“Don’t Laugh about Humor” (Linkedin)

My new article on Linkedin “Don’t Laugh about Humor

How does humor affect our mood? Why do people laugh at other people? How can humor improve relationships?

When someone talks about something with humor, we can empathize with the situation. They can talk about very serious situations, but when told with humor, we can look at them from a lighter or surprising perspective. This takes a lot of the gravity out of the situations, and not only makes us feel better, but helps us cope with them, which might have been very difficult, if not impossible without humor.

Good humor is based on wit, on making surprising links between elements and looking at them from a new and curious point of view.

It is well known that laughter has many physical benefits. Here are some of them, courtesy of Mayo Clinic: Laughter stimulates the heart, lungs, and muscles, and increases the release of endorphins (natural painkillers). It creates a good, relaxed feeling and reduces some of the physical symptoms of stress. Laughter even strengthens the immune system.

Laughter also has many emotional benefits: It increases our overall satisfaction with life, makes it easier to cope with difficult situations, and, most importantly, improves our connections with other people. When you have a good, hearty laugh with a person, you cannot fight with him (or her).

There is another benefit of humor: If used correctly, it can prepare us to learn new things easily. This is especially true for things that are emotionally difficult to accept or deal with.

There are other kinds of humor, too. Some people laugh at the faults they find in others. In this case, it has no benefits. It demeans others and makes the mockers feel superior to their victims. Such humor does nothing but bloat the bully’s ego.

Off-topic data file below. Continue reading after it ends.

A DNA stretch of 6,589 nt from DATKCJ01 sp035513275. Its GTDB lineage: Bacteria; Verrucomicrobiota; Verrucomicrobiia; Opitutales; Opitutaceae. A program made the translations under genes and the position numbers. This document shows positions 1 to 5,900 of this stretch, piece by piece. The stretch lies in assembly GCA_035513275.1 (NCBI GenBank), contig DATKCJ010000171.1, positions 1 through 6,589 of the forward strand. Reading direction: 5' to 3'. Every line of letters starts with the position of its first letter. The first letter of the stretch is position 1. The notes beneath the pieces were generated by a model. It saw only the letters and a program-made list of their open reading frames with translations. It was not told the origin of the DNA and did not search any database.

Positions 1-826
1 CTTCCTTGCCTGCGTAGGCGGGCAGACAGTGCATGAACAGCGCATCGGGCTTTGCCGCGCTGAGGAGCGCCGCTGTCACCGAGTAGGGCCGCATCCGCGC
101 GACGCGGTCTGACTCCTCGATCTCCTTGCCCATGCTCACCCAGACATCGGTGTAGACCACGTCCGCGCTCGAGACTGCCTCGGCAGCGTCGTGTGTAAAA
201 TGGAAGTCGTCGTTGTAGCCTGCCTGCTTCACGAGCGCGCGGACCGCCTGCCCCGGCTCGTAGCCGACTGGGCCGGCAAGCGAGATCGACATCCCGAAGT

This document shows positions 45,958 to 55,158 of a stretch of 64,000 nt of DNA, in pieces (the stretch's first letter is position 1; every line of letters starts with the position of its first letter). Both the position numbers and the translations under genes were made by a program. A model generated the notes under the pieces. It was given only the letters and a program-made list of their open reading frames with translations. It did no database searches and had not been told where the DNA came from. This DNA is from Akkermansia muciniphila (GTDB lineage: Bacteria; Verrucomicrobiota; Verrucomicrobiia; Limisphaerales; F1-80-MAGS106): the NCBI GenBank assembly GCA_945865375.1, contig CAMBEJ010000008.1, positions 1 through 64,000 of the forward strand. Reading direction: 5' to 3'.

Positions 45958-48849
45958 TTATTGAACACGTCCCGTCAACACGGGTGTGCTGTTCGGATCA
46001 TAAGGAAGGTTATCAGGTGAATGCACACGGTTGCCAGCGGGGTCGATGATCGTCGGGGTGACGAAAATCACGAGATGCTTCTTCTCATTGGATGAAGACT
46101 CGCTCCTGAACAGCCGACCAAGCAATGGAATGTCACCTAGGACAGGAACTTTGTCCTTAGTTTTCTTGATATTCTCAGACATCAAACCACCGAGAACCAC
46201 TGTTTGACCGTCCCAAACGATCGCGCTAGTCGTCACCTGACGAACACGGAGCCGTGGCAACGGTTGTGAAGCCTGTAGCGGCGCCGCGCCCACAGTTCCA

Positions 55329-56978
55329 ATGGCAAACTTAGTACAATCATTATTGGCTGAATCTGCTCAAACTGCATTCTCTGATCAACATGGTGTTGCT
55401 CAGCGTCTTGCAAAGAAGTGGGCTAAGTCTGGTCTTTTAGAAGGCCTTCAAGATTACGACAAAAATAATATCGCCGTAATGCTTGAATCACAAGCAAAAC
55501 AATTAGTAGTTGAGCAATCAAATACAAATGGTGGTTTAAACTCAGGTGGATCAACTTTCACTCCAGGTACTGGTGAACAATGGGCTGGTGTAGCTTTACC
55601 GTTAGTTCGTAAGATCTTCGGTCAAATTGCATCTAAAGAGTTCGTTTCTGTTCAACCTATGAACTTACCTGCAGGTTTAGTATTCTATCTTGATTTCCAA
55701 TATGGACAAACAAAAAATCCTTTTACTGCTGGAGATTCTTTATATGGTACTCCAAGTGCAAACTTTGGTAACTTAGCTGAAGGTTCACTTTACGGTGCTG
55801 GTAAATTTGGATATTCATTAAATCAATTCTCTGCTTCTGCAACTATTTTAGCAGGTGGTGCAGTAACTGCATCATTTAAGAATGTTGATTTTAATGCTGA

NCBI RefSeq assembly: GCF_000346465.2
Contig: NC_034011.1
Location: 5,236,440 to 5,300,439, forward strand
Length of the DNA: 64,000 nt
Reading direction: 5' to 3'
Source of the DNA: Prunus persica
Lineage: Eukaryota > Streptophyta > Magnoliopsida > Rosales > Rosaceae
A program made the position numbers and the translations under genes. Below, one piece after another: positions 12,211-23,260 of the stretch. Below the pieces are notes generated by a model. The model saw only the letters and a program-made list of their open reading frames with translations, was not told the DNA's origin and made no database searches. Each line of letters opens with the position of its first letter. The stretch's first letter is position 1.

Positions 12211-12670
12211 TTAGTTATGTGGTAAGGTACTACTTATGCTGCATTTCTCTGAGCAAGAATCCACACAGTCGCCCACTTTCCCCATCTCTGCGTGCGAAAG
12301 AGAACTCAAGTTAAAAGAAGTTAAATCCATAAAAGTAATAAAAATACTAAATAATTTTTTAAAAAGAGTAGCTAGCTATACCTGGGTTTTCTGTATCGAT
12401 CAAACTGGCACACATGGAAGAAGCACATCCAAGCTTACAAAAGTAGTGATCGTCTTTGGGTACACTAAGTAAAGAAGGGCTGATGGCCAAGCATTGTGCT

It is very painful when other people make fun of our faults. It is not the joke that hurts, nor the flaw itself, but the ridicule of others. Conversely, when someone shows us that they like us just as we are, then laughing at ourselves together with them can bring us closer and deepen our connection.

At the top of the list is self-humor. Confident people can joke about themselves, talk about their weaknesses, urges they cannot control, and so on. This makes them more approachable and brings them closer to other people. It also allows other people to share their own feelings with them.

At a time when the world is becoming increasingly connected and we are more dependent on each other than ever, good humor is a must. We need to be confident enough to laugh not only at our weaknesses, but also at our very nature – our selfishness.

If we can make fun of everything that prevents us from working with others, building trust, and understanding others, it will help us recognize our true nature. If we can laugh about it with other people, it will bring us closer and foster a shared desire for change so that we can connect.

Indeed, we should take humor very seriously; it can be a vital tool in moving us out of narcissism and isolation into connection and friendship.

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